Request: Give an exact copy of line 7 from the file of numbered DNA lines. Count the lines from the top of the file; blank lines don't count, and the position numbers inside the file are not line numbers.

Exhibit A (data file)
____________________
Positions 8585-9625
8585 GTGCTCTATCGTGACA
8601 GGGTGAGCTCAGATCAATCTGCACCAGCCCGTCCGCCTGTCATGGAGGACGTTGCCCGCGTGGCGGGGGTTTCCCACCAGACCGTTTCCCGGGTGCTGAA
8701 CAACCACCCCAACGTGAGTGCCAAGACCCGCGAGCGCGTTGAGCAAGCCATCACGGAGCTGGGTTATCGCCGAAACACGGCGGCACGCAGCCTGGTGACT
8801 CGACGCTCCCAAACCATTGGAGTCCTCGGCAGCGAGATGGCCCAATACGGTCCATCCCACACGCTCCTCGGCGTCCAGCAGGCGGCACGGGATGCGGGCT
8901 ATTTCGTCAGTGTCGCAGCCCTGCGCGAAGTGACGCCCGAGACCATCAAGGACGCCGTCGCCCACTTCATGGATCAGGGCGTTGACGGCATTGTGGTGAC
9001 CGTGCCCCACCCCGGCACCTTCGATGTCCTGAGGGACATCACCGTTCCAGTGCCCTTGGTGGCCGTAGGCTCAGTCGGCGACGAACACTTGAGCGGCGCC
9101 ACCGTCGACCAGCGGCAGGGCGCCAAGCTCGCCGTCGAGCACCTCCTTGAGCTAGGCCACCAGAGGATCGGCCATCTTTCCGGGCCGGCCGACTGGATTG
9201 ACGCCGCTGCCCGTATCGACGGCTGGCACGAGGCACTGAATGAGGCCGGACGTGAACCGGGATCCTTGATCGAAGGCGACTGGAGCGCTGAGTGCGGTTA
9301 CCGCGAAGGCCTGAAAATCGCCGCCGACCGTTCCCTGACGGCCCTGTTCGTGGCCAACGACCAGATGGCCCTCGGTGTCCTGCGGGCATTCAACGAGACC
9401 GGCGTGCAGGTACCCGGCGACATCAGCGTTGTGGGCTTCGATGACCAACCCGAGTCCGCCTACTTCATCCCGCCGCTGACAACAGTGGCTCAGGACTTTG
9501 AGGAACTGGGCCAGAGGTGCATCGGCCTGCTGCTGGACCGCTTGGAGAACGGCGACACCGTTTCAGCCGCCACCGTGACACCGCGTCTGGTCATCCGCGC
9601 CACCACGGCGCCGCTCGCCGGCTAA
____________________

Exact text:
9001 CGTGCCCCACCCCGGCACCTTCGATGTCCTGAGGGACATCACCGTTCCAGTGCCCTTGGTGGCCGTAGGCTCAGTCGGCGACGAACACTTGAGCGGCGCC